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(photo by Brandon Wise)

SM BEACH — As the sun sinks over the horizon and darkness settles over the city, bursts of light dot the beach and Santa Monica Pier. On the corner of Colorado and Ocean avenues, smiley faces and abstract words are projected on the seven-story walls of the Holiday Inn. White balloons the size of a Smart car float in the air, lit up enough to serve as a guide for visitors and to reveal the number for an exhibit.

This year’s Glow, an art and cultural event organized by City Hall and the Santa Monica Art Foundation, made its return Saturday evening. However, the sequel to the 2008 inaugural event, which drew more than 200,000 people to the beach for an all-night music and art celebration, was scaled back this time a around.

Those expecting a truly dusk-to-dawn event were disappointed, as festivities closed at 3 a.m. instead of 7 a.m. This year, officials planned for about half the number of visitors to attend and a more subdued music scene, hoping to focus more on the art.

“I like how people are really here to look at the art. I thought it would be people drunk and stupid, but it’s not just about the party,” said Helen O’Neil, who attended two years ago, but left because of the crowds.

O’Neil, also known as “Pineapple,” dressed up to match the theme with her team from Burning Man, an annual event held in Black Rock Desert in Nevada. Her nickname — shortened from “Pineapple Princess” — originates from when she wore a pineapple hat every day at Burning Man this year.

With fluorescent dragonflies reflecting light off of her silver robe, O’Neil, 51, of Ventura County, arrived with her 14-member team, “Dragon Debris,” ready to participate in the art experience in person and from afar. After dressing up, O’Neil and her teammates left their hotel room with an illuminated blue light that could be seen from the beach.

“I just really wanted to see art in a very accessible public space, instead of going out to see it in a museum,” said O’Neil, as her outfit sparkled in the dark. “It’s great to bring art in a fun setting.”

The event consisted of 20 original installations by a group of local and international artists, including mediums such as video, music and acrobatic performances.

Klutch Stanaway, a participating Glow artist from Los Angeles, enjoyed interacting with the crowds, especially the children. His installation titled “Controlled Boulder” — located near the tunnel under the pier — consisted of a moving boulder controlled by a remote-control device.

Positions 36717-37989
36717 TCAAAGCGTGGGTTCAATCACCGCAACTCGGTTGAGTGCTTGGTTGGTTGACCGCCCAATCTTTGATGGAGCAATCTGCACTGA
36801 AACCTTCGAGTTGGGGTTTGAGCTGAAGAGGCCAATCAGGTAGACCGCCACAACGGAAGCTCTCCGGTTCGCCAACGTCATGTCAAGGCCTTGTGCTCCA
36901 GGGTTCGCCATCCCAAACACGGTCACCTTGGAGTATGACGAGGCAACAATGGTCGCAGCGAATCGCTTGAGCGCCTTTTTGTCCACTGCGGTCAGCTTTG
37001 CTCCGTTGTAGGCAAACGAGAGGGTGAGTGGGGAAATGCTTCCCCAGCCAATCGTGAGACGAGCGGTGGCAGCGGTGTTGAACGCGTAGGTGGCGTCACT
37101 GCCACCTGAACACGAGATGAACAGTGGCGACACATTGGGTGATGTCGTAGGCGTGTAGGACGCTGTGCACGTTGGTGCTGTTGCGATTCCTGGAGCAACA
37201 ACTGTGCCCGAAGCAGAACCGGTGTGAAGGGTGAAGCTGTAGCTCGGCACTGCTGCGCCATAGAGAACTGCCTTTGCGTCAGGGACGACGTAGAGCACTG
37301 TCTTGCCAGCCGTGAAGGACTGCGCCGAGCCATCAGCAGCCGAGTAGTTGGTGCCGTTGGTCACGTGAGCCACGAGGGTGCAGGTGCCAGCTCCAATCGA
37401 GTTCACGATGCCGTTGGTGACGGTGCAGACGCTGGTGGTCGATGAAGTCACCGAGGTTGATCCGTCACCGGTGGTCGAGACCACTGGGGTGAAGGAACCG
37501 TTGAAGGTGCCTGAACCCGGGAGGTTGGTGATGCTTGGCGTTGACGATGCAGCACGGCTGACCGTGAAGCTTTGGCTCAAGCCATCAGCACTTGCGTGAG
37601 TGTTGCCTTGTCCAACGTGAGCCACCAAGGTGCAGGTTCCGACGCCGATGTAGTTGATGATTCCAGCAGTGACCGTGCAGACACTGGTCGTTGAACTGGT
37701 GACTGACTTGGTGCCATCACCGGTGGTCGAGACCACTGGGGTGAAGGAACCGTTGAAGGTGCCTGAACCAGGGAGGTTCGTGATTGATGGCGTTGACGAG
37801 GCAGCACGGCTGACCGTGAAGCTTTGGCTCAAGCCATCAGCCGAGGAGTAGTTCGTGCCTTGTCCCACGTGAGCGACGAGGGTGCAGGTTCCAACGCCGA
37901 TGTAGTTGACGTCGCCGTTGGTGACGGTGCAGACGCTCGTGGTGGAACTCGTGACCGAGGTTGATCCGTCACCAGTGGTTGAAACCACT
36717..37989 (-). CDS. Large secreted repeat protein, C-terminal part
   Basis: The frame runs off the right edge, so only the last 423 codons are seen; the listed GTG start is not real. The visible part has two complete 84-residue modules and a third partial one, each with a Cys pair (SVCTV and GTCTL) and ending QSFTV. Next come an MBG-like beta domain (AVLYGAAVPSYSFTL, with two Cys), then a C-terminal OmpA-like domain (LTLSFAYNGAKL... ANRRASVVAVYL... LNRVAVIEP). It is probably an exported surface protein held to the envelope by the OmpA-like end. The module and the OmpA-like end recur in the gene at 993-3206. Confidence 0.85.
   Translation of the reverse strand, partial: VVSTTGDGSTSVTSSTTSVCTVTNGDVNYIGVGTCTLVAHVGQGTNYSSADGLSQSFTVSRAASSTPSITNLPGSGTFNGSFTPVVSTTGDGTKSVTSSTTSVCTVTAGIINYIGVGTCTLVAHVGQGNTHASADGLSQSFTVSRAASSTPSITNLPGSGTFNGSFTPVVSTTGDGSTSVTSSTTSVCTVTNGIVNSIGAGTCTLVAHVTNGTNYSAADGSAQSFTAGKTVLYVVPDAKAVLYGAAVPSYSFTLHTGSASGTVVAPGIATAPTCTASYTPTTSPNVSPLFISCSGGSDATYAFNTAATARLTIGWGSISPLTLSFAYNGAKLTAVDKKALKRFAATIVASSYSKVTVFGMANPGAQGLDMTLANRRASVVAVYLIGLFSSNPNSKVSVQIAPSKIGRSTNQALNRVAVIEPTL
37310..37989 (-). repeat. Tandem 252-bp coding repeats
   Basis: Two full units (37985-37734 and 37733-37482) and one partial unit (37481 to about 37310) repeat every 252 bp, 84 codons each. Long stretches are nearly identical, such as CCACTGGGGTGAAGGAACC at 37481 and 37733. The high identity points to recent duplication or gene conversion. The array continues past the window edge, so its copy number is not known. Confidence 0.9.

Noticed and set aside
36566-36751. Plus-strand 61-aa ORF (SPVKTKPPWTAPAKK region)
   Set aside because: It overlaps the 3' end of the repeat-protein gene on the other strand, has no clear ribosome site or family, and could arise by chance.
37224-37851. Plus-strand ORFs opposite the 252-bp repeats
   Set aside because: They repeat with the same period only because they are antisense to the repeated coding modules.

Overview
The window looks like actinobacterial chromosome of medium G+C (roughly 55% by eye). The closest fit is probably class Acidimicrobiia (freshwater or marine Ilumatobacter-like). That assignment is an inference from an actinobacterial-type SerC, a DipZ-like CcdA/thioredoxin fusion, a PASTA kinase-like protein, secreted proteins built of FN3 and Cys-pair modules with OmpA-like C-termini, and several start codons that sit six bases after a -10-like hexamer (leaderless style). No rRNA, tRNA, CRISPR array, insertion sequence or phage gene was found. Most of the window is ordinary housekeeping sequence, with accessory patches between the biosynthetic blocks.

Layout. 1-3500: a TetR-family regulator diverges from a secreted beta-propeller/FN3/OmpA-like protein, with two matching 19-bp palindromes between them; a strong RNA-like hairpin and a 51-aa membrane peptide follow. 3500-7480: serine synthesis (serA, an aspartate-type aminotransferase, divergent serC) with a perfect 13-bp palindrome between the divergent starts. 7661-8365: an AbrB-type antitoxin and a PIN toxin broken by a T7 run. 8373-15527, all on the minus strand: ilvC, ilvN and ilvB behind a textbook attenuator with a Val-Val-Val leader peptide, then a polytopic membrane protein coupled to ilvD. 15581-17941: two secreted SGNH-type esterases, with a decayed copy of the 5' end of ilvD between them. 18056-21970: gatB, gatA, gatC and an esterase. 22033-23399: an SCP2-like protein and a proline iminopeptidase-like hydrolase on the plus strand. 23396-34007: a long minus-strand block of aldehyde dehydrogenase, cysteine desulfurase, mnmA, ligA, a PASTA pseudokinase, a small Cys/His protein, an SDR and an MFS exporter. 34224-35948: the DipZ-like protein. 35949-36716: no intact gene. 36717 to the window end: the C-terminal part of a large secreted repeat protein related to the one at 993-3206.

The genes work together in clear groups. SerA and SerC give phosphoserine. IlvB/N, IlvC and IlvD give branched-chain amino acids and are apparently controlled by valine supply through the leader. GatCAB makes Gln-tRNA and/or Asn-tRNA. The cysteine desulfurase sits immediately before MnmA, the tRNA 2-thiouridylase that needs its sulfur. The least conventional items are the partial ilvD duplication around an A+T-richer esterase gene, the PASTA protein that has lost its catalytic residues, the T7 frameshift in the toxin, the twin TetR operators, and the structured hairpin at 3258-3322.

“Children take a while to understand whether they’re controlling it or I’m controlling it,” said Stanaway, as children crowded around the boulder to take pictures.

“Everyone has been so positive and engaged,” said Stanaway, whose previous work is inspired from technology and pop culture. “There’s something just odd and funny about a moving boulder. I think it can relate to a lot of people.”

“I thought, ‘Oh my God!’ because it’s a pet rock. My first pet was a rock and I used to wash it in the sink. I named it Thommy, because I couldn’t pronounce Tommy,” said 30-year-old Eve Lahijani, a Santa Monica resident.

But not everyone was satisfied by the quality of the exhibitions. Difficulties in transportation and a few roped off exhibits caused Santa Monica resident May Otradovec to give the event a second thought.

“This is not what I expected. I thought it was going to be more interactive… Where are the real artists and their shows?,” said Otradovec, who decided to attend to celebrate her friend’s birthday after watching the promotional video.

For Nina Vargas, 35, of San Dimas, however, Glow was more than just an art show, it became a planned two-day family vacation. Along with her boyfriend, Vargas made her own installation, stuffing glow sticks in paper bags and placing them in a square formation beside her canopy tent.

“We got here in the morning and we spent the day at the beach. We couldn’t wait for the sun to go down… to glow with the festival and just to be a part of it,” Vargas said.

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